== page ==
She’s the only one who ever wanted to know about stuff like this. Everyone else simply talked about books and movies and the weather. And now, when there are no such things, she’s still the only one.
My grandfather used to always say, “When you meet a genuinely unselfish person, the world will end.” And it’s ending.
“Tell me,” she says.
“I kept to myself,” I start. “I was the oldest. Our house was at the very end of a quiet street, just like this one, and it bordered an apple orchard which turned into a field and then a forest.”
“And you stole apples from the orchard, and climbed the fence, and slept in the field at night, and never entered the forest,” she adds.
“And I never entered the forest,” I agree.
The forests were the first to go. We thought the cities would be next, but then it was the dreams and then the music, and then the sun and then water stopped reflecting, while the cities remained.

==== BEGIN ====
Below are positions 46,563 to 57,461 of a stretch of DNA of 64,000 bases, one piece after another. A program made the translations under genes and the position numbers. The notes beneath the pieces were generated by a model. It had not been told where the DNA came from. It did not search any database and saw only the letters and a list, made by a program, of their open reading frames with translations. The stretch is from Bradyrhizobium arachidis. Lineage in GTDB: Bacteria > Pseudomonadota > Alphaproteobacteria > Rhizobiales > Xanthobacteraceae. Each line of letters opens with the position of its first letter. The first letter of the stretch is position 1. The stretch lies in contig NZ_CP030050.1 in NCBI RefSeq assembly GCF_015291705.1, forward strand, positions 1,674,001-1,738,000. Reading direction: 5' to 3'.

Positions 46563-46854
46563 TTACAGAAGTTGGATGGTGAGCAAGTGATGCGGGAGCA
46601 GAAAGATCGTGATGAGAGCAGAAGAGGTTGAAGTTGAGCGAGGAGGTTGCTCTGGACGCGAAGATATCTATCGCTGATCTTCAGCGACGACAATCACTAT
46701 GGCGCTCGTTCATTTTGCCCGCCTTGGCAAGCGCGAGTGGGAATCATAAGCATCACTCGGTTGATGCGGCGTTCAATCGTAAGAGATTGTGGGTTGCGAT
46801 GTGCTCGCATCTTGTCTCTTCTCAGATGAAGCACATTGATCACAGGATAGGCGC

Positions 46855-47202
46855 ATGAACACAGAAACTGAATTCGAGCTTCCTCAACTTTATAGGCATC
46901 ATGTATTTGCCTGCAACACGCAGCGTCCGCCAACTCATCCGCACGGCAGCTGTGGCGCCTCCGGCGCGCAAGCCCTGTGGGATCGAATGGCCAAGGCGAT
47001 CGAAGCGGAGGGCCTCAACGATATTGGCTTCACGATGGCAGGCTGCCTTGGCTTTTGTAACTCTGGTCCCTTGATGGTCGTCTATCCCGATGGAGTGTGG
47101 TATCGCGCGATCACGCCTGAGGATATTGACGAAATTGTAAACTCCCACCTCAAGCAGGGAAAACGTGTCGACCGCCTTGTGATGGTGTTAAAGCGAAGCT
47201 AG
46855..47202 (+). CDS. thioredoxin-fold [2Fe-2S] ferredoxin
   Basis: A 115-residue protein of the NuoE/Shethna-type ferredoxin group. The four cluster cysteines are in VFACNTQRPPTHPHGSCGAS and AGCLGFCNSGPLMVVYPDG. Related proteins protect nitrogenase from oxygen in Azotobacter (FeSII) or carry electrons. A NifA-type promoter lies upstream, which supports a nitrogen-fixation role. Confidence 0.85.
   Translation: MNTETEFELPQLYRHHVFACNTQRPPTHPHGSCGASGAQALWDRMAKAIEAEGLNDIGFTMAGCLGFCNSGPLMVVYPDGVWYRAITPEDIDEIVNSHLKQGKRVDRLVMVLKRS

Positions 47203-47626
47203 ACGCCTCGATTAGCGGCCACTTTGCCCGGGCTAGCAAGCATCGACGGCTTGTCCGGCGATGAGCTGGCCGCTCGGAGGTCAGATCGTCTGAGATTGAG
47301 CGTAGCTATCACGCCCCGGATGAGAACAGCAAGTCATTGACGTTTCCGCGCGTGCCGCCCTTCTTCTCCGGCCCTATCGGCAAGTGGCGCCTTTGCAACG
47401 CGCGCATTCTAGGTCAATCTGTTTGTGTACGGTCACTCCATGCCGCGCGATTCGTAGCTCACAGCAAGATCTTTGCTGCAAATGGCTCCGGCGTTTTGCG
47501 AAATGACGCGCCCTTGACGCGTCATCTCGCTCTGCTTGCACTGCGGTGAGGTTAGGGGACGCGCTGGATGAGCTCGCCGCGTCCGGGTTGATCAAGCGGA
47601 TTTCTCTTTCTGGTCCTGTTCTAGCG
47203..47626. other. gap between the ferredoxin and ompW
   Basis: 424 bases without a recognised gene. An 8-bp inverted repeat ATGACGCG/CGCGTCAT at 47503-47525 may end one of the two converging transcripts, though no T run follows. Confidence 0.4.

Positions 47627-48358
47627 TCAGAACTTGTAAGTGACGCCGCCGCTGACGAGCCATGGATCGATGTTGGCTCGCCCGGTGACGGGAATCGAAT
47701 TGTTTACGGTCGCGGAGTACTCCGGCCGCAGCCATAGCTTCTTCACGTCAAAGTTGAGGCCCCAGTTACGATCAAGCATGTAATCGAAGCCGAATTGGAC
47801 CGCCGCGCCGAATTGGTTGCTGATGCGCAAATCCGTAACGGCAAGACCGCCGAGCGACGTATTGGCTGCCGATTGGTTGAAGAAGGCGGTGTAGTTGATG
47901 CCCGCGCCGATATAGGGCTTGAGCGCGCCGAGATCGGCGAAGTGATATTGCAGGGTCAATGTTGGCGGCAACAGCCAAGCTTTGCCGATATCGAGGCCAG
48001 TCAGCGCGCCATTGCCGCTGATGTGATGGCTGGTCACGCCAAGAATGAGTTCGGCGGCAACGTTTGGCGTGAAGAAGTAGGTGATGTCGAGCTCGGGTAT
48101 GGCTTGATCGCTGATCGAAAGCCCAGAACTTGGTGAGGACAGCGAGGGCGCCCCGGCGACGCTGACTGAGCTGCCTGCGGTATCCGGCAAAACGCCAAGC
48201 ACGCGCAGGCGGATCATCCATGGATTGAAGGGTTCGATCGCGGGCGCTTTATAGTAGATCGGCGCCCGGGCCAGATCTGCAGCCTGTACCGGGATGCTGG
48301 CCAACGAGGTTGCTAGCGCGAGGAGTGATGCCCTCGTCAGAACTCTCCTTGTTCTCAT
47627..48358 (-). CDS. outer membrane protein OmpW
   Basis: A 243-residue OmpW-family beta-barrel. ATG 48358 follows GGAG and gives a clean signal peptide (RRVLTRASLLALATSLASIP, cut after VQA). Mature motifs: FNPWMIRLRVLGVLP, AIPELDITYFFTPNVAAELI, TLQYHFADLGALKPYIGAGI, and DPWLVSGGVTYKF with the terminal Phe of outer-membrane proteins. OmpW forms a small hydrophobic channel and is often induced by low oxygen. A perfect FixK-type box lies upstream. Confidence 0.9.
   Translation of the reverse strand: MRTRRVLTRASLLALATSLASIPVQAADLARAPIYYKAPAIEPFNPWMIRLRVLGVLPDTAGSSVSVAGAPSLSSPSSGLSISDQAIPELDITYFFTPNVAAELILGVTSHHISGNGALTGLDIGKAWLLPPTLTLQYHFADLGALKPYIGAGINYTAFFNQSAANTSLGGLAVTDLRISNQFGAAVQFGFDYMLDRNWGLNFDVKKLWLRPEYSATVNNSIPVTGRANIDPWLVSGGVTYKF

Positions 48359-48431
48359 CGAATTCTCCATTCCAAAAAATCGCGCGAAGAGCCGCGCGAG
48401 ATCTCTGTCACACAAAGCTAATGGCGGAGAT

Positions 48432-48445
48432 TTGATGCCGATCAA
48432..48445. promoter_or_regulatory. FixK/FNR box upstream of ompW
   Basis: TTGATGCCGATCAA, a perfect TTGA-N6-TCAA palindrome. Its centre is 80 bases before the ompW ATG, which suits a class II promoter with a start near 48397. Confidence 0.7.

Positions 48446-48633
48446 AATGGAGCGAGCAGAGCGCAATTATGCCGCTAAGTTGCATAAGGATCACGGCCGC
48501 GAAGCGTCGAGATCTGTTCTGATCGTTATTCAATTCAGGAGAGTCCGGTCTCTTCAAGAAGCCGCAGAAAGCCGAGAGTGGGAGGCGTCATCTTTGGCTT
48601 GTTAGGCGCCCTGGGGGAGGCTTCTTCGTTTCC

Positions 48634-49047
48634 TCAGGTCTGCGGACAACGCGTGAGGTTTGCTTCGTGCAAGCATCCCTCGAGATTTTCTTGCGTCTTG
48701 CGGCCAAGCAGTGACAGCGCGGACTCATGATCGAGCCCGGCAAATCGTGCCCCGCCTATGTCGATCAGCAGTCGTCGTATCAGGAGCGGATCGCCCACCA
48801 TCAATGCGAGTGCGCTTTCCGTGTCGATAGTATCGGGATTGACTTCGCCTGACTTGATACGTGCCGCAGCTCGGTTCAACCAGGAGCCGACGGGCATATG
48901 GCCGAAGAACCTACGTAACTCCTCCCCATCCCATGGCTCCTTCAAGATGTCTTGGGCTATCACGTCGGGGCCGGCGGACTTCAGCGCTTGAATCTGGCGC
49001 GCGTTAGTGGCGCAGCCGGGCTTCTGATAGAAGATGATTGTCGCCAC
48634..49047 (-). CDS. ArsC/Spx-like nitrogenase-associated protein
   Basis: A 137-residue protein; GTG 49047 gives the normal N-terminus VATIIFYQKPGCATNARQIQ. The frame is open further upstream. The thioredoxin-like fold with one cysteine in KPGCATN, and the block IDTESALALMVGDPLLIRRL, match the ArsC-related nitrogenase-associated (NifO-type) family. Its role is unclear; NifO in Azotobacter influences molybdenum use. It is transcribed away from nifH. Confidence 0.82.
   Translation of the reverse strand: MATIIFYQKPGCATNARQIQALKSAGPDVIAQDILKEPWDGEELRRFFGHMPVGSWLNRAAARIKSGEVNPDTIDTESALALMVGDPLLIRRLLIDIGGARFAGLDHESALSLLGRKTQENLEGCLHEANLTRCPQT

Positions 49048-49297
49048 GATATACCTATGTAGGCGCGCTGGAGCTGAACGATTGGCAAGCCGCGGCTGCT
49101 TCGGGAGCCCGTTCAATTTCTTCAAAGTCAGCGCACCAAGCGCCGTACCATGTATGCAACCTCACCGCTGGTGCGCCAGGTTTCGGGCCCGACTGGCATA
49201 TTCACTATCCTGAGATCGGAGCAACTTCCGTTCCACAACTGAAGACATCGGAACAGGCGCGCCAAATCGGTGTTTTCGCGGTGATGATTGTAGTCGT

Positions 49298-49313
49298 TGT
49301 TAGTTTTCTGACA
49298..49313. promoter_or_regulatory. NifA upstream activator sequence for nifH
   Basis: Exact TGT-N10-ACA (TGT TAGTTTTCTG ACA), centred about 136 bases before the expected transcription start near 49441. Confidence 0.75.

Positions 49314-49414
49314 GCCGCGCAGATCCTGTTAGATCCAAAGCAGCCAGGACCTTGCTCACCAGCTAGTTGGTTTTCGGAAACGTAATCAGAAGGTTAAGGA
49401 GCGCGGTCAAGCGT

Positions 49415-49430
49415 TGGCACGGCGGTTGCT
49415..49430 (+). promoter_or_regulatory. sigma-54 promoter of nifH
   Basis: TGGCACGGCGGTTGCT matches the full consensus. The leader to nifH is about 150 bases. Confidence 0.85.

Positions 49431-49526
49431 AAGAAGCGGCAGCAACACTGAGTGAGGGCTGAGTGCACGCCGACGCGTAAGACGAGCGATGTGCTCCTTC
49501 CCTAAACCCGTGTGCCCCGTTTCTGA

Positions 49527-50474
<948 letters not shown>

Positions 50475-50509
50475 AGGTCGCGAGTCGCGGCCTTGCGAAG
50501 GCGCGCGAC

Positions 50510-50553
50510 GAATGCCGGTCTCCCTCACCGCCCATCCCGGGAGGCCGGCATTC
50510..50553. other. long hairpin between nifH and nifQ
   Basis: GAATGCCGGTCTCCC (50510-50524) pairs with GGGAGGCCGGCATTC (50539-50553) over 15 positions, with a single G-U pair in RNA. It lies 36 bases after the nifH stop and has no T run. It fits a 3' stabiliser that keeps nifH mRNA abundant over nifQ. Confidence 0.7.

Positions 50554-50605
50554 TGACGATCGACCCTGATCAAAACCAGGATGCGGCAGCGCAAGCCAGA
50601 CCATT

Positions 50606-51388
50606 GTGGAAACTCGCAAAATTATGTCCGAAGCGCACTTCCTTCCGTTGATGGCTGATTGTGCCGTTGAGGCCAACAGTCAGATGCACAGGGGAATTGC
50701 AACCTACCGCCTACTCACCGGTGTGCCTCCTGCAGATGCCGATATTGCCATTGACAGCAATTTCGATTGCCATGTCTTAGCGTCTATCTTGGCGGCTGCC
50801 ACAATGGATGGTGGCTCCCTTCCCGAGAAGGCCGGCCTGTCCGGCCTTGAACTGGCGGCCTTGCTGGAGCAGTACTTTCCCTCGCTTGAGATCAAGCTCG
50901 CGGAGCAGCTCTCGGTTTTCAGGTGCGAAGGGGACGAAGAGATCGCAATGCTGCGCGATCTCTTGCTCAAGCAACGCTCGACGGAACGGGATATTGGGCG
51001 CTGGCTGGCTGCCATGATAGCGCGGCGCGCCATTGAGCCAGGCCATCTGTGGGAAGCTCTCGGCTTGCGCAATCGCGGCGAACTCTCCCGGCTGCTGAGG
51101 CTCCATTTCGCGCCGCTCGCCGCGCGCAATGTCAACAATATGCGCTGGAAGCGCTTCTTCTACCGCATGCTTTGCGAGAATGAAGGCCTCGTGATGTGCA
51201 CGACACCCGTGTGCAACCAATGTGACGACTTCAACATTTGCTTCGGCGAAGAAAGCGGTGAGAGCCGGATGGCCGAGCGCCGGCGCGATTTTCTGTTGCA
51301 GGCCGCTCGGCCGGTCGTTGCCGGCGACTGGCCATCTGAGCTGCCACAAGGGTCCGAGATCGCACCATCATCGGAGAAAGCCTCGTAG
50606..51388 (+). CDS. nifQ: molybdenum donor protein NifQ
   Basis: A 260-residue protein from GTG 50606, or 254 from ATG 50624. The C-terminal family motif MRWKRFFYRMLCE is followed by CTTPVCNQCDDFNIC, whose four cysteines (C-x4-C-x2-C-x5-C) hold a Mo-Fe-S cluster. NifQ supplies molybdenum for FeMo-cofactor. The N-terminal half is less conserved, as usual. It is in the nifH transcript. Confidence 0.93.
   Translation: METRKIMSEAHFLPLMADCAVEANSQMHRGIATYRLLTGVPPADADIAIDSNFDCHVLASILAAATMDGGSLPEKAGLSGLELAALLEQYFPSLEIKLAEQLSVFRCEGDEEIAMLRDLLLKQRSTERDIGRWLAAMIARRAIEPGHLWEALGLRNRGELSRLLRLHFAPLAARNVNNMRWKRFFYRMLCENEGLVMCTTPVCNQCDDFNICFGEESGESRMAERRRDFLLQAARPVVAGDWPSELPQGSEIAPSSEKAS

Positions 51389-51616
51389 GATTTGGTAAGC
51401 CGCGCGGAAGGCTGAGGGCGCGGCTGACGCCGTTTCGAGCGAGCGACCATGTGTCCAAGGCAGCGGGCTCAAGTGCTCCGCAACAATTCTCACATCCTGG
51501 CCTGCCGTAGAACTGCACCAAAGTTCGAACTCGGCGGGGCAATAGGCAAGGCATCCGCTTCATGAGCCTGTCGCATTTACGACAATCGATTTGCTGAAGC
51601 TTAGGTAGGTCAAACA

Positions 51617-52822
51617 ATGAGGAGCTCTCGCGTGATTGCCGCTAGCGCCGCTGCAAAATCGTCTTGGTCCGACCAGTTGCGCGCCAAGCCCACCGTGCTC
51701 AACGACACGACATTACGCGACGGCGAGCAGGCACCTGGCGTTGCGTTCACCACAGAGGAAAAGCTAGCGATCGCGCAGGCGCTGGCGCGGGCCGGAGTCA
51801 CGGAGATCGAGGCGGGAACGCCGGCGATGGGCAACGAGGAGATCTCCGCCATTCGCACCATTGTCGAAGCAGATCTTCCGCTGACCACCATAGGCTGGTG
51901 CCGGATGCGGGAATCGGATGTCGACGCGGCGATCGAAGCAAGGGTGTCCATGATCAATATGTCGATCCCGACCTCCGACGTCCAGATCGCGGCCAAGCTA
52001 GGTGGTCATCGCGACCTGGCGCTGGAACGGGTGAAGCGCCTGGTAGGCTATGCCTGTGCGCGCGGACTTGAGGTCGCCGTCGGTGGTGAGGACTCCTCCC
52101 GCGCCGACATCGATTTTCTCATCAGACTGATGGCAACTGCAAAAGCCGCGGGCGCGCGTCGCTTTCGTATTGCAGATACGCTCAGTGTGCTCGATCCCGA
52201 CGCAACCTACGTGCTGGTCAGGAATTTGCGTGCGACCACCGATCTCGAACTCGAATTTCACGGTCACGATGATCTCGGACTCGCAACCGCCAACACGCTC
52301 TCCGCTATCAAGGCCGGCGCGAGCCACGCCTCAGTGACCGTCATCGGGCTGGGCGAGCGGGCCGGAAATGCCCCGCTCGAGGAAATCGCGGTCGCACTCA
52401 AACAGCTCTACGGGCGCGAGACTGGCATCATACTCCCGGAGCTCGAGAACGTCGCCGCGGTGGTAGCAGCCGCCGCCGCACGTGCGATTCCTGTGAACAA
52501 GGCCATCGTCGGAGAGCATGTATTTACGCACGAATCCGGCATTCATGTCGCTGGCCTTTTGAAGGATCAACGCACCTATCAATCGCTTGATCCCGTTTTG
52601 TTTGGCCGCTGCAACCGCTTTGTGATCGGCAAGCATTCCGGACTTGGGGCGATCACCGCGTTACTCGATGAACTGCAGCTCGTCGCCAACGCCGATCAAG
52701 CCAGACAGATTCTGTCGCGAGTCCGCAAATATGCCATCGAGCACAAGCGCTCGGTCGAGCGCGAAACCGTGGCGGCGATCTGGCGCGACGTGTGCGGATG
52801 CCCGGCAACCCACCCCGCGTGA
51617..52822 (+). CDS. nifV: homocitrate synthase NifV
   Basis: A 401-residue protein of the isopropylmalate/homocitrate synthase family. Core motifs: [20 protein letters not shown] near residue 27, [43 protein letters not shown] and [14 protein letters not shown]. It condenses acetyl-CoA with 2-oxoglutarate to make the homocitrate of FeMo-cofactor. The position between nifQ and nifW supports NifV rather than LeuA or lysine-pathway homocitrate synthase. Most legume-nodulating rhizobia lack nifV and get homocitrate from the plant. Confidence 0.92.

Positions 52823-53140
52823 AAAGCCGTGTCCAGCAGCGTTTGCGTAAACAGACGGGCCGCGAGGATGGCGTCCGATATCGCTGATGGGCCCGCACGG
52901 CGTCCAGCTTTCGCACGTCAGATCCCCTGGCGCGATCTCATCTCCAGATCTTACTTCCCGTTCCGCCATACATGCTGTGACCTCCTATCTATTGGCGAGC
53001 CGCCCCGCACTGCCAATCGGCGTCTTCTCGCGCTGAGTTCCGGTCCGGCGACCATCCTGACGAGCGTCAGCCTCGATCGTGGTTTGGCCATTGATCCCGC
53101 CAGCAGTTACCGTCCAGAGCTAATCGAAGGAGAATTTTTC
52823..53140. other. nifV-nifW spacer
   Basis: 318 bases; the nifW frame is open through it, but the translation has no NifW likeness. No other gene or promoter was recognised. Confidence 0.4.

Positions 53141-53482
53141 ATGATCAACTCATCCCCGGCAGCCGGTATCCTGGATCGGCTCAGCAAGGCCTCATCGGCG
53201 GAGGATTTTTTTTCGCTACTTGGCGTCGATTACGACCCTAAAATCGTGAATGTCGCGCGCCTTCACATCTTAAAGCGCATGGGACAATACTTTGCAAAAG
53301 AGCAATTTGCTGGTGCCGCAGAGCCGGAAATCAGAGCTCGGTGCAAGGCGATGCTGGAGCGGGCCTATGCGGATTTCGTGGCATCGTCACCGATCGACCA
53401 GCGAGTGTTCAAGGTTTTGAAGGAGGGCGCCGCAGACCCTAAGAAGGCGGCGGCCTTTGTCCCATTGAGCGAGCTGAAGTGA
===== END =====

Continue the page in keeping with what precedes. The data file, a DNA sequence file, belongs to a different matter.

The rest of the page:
A huge cloud-shaped shadow is rising from the south; it’s vast and all-engulfing, and there’s no chance of it missing us.
“Why,” she asks. She’s sitting with her back to the shadow and can’t see. “Tell me why you never went into the forest.”
“Because I had a dream that told me to stay away from any place that had no sunlight during the day. And so I never went in.”
“And you always do what dreams tell you.”
“If I didn’t, we would have never met,” I say.
Half of the city is gone now. The shadow takes up the entire horizon.
“Tell me more,” she says. I should tell her it’s there, behind her, but I tell her my dream instead.
“I saw a hand with an apple. You were sitting on the apple and smiling at me.”
“Was I really on it?” she asks. “Was I how you saw me first?”
It’s so close now that even the twitches stop. Whatever happens now will have no consequences.